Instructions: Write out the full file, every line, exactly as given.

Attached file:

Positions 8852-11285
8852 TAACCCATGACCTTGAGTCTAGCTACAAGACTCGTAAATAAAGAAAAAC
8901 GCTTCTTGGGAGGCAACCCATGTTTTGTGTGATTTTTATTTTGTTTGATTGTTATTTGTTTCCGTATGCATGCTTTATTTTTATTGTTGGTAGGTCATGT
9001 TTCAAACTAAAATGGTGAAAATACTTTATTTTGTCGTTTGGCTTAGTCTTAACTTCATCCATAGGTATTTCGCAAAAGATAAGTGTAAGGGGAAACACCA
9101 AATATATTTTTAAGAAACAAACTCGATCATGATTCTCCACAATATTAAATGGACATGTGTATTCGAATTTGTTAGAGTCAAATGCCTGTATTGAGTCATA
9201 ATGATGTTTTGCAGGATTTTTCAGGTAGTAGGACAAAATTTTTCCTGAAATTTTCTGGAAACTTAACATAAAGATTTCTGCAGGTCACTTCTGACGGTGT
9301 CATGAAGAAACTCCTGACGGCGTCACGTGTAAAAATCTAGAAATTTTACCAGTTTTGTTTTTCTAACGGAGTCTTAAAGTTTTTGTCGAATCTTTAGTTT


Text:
Positions 8852-11285
8852 TAACCCATGACCTTGAGTCTAGCTACAAGACTCGTAAATAAAGAAAAAC
8901 GCTTCTTGGGAGGCAACCCATGTTTTGTGTGATTTTTATTTTGTTTGATTGTTATTTGTTTCCGTATGCATGCTTTATTTTTATTGTTGGTAGGTCATGT
9001 TTCAAACTAAAATGGTGAAAATACTTTATTTTGTCGTTTGGCTTAGTCTTAACTTCATCCATAGGTATTTCGCAAAAGATAAGTGTAAGGGGAAACACCA
9101 AATATATTTTTAAGAAACAAACTCGATCATGATTCTCCACAATATTAAATGGACATGTGTATTCGAATTTGTTAGAGTCAAATGCCTGTATTGAGTCATA
9201 ATGATGTTTTGCAGGATTTTTCAGGTAGTAGGACAAAATTTTTCCTGAAATTTTCTGGAAACTTAACATAAAGATTTCTGCAGGTCACTTCTGACGGTGT
9301 CATGAAGAAACTCCTGACGGCGTCACGTGTAAAAATCTAGAAATTTTACCAGTTTTGTTTTTCTAACGGAGTCTTAAAGTTTTTGTCGAATCTTTAGTTT